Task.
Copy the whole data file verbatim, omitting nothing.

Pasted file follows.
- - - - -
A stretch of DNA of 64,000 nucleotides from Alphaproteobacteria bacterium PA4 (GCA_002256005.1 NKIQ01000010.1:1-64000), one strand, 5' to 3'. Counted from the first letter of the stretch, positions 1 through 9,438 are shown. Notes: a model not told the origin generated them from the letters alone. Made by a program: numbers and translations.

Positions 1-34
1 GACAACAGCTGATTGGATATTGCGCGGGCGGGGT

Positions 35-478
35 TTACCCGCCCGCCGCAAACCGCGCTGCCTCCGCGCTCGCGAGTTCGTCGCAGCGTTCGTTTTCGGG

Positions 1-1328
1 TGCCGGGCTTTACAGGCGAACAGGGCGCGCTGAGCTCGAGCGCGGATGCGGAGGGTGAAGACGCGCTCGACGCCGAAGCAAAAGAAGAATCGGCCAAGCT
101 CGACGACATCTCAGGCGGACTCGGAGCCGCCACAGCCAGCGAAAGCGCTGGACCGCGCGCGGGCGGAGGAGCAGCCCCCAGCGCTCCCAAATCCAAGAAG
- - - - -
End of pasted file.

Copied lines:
A stretch of DNA of 64,000 nucleotides from Alphaproteobacteria bacterium PA4 (GCA_002256005.1 NKIQ01000010.1:1-64000), one strand, 5' to 3'. Counted from the first letter of the stretch, positions 1 through 9,438 are shown. Notes: a model not told the origin generated them from the letters alone. Made by a program: numbers and translations.

Positions 1-34
1 GACAACAGCTGATTGGATATTGCGCGGGCGGGGT

Positions 35-478
35 TTACCCGCCCGCCGCAAACCGCGCTGCCTCCGCGCTCGCGAGTTCGTCGCAGCGTTCGTTTTCGGG

Positions 1-1328
1 TGCCGGGCTTTACAGGCGAACAGGGCGCGCTGAGCTCGAGCGCGGATGCGGAGGGTGAAGACGCGCTCGACGCCGAAGCAAAAGAAGAATCGGCCAAGCT
101 CGACGACATCTCAGGCGGACTCGGAGCCGCCACAGCCAGCGAAAGCGCTGGACCGCGCGCGGGCGGAGGAGCAGCCCCCAGCGCTCCCAAATCCAAGAAG